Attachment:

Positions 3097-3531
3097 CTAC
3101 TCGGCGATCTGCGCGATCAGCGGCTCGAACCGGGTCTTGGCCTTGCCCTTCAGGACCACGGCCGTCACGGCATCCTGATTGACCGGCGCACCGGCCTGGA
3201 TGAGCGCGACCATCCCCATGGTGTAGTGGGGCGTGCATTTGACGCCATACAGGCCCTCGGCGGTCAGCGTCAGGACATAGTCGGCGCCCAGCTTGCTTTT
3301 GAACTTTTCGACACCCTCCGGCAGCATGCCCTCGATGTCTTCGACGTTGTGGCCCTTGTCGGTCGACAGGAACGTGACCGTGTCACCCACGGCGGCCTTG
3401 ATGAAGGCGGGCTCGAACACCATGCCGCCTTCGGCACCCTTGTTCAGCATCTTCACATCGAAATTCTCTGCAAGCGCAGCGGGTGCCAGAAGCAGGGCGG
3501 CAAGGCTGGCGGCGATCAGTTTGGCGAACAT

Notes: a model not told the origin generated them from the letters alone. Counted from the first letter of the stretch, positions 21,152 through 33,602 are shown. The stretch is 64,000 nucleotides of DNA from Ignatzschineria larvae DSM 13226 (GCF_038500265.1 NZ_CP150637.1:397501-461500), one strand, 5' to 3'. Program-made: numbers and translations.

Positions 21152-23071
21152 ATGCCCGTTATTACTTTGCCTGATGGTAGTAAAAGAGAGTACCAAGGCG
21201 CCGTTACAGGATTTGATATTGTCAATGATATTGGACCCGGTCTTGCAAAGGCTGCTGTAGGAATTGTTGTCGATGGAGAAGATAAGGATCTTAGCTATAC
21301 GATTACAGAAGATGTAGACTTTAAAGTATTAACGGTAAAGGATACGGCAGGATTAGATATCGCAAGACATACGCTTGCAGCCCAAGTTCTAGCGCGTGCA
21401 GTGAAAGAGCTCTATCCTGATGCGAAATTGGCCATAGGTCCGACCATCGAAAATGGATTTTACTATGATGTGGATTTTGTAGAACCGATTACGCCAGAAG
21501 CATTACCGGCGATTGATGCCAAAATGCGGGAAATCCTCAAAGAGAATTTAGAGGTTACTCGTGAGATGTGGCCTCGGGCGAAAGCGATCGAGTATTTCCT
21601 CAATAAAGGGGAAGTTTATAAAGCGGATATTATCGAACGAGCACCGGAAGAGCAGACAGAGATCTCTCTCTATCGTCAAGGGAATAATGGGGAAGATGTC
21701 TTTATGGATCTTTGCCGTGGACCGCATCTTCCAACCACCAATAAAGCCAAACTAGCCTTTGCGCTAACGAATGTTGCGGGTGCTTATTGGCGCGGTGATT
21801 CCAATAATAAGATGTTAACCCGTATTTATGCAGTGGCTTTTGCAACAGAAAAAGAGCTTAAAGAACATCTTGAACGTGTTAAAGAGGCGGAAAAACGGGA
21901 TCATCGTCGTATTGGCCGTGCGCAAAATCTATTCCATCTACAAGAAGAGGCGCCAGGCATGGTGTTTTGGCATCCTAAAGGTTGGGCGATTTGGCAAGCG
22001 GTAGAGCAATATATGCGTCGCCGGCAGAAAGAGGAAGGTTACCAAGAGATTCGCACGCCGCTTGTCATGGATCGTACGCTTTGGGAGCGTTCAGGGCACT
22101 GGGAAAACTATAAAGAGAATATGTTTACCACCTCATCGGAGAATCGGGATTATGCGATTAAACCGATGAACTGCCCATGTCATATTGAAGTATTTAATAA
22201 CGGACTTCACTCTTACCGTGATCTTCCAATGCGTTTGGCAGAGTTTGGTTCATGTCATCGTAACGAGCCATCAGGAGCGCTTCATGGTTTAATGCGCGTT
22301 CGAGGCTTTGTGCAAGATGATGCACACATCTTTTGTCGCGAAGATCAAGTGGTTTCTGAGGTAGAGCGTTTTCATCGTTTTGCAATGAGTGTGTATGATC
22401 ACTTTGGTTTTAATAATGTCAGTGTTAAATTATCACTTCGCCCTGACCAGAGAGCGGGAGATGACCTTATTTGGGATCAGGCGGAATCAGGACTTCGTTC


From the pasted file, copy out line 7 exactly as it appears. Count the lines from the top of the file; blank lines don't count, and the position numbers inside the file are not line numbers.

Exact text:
3501 CAAGGCTGGCGGCGATCAGTTTGGCGAACAT